Nancy Ruiz-Lau, Fátima Medina-Lara, Yereni Minero-García, Luis W. Torres-Tapia, Sergio R. Peraza-Sánchez, and Manuel Martínez-Estévez
extracted using the method proposed by Collins et al. (1995) and modified by Estrada et al. (2002) . For the quantification of capsaicinoids, we used an Agilent Technologies 1200 Series high-performance liquid chromatography (HPLC) (Agilent Technologies
Fan Zhang, Zi Wei, Peter Jeranyama, Carolyn DeMoranville, and Harvey J.M. Hou
, including spectrometry, high-performance liquid chromatography (HPLC), and chlorophyll fluorescence kinetics to examine cranberry leaves with yellow vine syndrome and normal cranberry leaves to provide novel insight into the underlying mechanism causing the
Yunpeng Gao, Mingwei Zhu, Haoyu Wang, and Shuxian Li
chromatography (HPLC) grade] in a conical flask, which was covered with parafilm to prevent evaporation. An ultrasonic extraction was completed in 30 min with an ultrasonic cleaning bath at room temperature (25 ± 1 °C). The extract was filtered through a membrane
Peter B. Ojong, Victor Njiti, Zibao Guo, Ming Gao, Samuel Besong, and Sandra L. Barnes
.45-μm mini-uniprep syringeless filter (Fisher-Scientific, Atlanta, GA). Three aliquots of 10 μL each were injected into the high-performance liquid chromatography (HPLC) for analysis of the flavonoid content. All solvents were HPLC grade (Sigma Aldrich
Paul W. Bosland, Danise Coon, and Gregory Reeves
chile pepper extract at which heat can be detected by a human taste panel. Alternative instrumental methods have been developed since Scoville’s test. High-performance liquid chromatography (HPLC) is the most accurate and efficient method ( Collins et al
Satoru Motoki, Tianli Tang, Takumi Taguchi, Ayaka Kato, Hiromi Ikeura, and Tomoo Maeda
modification method of Maeda et al. (2010 , 2012 ) and Nikaido et al. (2014) . A high-performance liquid chromatography system (HPLC; Laboratory Solutions system; Shimadzu, Kyoto, Japan) equipped with an evaporative light scattering detector (ELSD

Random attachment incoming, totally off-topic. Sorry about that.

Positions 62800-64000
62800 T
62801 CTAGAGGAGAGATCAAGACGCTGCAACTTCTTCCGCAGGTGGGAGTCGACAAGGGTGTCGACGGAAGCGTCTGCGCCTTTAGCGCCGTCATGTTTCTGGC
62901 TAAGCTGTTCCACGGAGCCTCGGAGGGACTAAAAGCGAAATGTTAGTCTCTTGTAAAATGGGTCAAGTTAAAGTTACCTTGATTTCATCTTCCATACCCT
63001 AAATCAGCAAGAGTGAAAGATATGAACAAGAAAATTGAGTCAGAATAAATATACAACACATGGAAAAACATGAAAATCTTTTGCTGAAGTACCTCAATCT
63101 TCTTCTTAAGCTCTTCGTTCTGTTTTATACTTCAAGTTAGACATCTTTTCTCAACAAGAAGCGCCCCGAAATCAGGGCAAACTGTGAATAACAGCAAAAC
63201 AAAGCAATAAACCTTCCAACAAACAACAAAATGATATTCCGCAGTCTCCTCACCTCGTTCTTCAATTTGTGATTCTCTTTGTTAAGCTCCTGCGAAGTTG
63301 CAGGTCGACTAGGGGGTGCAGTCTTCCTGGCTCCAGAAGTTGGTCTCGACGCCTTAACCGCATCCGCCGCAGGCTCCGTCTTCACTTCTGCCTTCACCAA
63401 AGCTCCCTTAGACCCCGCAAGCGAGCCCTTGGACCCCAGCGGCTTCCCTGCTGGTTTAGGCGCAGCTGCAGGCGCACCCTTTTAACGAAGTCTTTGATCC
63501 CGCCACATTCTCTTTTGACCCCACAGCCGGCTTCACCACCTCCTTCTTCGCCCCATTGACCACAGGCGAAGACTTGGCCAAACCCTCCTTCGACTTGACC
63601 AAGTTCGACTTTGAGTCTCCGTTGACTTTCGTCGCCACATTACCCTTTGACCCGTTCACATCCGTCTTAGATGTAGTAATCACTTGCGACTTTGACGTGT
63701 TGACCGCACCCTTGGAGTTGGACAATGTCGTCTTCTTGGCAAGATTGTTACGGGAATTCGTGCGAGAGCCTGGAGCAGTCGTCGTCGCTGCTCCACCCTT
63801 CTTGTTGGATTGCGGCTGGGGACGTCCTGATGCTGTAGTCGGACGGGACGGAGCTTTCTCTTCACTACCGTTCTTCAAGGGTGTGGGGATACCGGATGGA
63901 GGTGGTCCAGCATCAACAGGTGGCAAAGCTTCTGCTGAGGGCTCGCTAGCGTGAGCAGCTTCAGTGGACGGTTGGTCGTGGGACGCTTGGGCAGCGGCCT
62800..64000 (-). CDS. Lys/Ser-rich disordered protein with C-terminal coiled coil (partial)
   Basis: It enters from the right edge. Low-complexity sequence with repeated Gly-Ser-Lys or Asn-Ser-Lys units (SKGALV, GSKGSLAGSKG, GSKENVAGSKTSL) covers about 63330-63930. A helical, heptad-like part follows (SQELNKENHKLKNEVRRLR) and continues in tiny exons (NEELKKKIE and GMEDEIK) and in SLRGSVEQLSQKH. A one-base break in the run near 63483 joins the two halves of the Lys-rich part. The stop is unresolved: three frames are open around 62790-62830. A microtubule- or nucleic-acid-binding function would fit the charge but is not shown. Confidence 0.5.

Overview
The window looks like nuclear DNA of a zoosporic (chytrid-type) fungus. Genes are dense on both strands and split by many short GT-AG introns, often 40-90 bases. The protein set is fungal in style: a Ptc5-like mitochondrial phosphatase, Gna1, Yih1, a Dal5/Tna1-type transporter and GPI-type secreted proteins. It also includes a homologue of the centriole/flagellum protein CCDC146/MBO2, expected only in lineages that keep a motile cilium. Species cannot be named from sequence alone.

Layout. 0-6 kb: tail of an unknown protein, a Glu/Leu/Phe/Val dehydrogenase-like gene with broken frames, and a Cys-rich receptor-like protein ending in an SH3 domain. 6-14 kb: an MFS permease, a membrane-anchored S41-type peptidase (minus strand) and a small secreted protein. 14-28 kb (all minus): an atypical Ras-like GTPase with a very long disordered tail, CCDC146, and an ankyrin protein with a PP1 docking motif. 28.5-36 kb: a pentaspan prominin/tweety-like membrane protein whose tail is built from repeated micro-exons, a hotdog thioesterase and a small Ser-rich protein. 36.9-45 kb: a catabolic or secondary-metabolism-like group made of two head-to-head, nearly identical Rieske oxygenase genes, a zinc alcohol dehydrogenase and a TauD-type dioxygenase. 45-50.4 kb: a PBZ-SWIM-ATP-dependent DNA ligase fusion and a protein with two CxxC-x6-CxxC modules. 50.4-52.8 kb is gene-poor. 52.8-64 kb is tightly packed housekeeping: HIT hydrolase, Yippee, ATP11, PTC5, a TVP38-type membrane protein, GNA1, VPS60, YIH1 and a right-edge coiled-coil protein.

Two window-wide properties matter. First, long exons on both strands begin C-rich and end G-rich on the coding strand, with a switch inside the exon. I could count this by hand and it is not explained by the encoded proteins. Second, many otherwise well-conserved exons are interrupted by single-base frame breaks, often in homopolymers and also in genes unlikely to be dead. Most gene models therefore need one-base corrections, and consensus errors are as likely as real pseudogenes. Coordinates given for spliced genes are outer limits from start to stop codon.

Thomas C. Koch and Irwin L. Goldman
Carotenoids and tocopherols are health-functional phytochemicals that occur in a wide range of fruit and vegetable crops. These two classes of compounds are synthesized from a common precursor, geranyl-geranyl pyrophosphate, and are typically analyzed separately via high-performance liquid chromatography (HPLC) techniques. Because carotenoids and tocopherols are present in many edible horticultural crops, it would be advantageous to measure them simultaneously in plant tissues. Herein we report a one-pass reverse-phase HPLC method for extraction and analysis of carotenoids and tocopherols in carrot that can be extended to other high-moisture plant organs. Elution times ranged from 5 minutes for α-tocopherol to 24 minutes for β-carotene. This method improves the efficiency of analyzing these compounds by up to 50%, and should increase the efficiency of assessing carotenoid and tocopherol profiles in horticultural crops.
David A. Felicetti and Larry E. Schrader
experienced the same chlorophyll a (chl a) degradation that prevented them from quantifying chl a using high-performance liquid chromatography (HPLC) and determined that the degradation was likely the result of acid hydrolysis (data not shown). As a result, a